DR. EUGENE CHIO: The hypoglossal nerve stimulator
is basically a pacemaker for the nerve to your tongue. Like any pacemaker, there’s an
implantable device, so that goes in the right upper chest. There’s another incision that’s
made underneath the chin where the electrode is wrapped around the nerve that goes to the
tongue, and that electrode is tunneled underneath the skin and hooked up to the pacemaker that’s
in the chest. And then, a third and separate incision is made underneath the armpit in
the right rib area. There’s a separate sensing electrode that goes between the ribs that
senses your respiratory effort, or drive. So, once you’re asleep, the pacemaker is turned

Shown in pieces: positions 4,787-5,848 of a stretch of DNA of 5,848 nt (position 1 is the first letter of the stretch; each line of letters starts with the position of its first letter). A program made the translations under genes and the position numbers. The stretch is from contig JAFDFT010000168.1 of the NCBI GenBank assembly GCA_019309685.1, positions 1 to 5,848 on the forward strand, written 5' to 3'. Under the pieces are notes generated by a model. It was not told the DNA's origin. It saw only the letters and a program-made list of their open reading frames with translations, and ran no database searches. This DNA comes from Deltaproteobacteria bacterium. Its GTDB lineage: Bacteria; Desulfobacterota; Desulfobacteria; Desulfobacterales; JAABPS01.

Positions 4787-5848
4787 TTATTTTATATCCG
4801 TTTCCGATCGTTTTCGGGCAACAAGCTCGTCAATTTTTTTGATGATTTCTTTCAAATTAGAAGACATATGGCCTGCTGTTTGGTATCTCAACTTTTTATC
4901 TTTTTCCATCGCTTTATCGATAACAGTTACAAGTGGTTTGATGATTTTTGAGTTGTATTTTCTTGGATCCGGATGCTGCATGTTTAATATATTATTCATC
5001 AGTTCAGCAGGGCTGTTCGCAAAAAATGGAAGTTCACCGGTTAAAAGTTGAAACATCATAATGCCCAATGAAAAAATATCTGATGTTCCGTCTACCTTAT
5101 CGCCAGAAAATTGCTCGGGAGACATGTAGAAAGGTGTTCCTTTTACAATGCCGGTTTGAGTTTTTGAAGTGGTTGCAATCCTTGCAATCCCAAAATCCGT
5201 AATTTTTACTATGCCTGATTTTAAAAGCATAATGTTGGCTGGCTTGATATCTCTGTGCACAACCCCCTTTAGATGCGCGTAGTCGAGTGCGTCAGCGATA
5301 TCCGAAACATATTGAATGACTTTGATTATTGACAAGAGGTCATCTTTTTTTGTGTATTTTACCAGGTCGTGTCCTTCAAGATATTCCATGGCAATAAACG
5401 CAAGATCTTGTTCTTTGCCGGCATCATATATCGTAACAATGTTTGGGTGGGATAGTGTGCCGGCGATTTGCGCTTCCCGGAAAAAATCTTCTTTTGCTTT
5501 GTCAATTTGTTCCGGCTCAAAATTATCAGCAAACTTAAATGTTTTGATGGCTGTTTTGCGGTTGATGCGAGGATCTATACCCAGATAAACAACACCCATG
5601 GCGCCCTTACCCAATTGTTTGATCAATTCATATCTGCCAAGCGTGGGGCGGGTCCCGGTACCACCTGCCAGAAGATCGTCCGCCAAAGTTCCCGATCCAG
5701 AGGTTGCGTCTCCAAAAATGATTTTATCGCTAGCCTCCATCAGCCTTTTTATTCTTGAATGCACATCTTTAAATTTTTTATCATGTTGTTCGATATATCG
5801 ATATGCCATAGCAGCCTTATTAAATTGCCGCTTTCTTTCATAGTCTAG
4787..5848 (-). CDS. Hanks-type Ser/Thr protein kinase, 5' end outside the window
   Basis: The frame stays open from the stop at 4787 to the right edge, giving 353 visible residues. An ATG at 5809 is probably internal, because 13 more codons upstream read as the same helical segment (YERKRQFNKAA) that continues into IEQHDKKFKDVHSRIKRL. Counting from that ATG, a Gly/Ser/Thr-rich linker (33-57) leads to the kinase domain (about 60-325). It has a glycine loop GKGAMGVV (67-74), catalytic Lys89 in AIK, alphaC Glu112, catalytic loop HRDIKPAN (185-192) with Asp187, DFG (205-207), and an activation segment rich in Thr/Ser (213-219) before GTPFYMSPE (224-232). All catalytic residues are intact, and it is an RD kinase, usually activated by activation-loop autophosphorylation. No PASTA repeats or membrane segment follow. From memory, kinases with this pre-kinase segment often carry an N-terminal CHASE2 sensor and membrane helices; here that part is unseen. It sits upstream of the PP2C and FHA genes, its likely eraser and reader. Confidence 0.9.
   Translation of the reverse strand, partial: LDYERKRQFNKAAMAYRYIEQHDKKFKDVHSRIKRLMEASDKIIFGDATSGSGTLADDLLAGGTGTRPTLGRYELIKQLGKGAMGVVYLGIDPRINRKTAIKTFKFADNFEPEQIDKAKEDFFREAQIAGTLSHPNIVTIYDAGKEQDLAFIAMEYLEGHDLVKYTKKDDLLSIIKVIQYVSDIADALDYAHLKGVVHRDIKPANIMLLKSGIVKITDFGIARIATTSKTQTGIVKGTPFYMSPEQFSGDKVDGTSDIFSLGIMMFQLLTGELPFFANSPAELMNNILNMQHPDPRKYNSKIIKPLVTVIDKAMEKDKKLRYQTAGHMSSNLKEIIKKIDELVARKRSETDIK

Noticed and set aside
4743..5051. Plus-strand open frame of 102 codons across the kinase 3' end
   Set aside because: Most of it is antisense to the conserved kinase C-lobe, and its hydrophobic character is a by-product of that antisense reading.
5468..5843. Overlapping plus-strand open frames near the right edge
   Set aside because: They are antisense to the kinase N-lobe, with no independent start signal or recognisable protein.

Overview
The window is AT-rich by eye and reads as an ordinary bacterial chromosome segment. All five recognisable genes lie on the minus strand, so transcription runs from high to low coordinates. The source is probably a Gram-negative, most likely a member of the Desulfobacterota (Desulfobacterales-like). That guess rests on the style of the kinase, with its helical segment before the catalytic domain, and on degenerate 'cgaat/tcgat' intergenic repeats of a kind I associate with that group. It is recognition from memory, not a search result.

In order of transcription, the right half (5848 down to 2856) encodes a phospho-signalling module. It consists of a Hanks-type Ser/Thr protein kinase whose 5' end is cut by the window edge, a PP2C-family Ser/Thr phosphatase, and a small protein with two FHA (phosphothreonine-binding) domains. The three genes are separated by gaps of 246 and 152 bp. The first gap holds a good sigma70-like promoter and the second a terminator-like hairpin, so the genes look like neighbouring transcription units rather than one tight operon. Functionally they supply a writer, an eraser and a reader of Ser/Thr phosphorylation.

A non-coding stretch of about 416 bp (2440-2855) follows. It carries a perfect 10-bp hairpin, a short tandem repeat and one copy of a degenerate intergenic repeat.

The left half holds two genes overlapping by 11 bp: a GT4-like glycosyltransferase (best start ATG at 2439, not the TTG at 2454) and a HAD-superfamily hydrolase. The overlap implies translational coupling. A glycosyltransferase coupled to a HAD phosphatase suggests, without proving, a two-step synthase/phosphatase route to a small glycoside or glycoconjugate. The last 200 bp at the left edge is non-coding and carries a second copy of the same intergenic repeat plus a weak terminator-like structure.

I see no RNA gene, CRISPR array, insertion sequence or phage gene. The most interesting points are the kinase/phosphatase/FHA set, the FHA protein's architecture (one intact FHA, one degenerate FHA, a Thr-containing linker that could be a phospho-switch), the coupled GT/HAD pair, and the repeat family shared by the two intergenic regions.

on by an external device — so you have a remote control that you can basically hold
over the pacemaker to turn it on. You can adjust the time that it takes for the pacemaker
to turn on, anywhere between, say 30 minutes and 45 minutes, to allow you to fall asleep.
And that’s adjustable — once you’re asleep, the pacemaker then kicks on, it measures your
respiratory effort through the electrode in the ribs and then it sends a small burst of
electricity to the nerve that goes to your tongue that tenses up the tongue and prevents
the airway from collapsing at nighttime.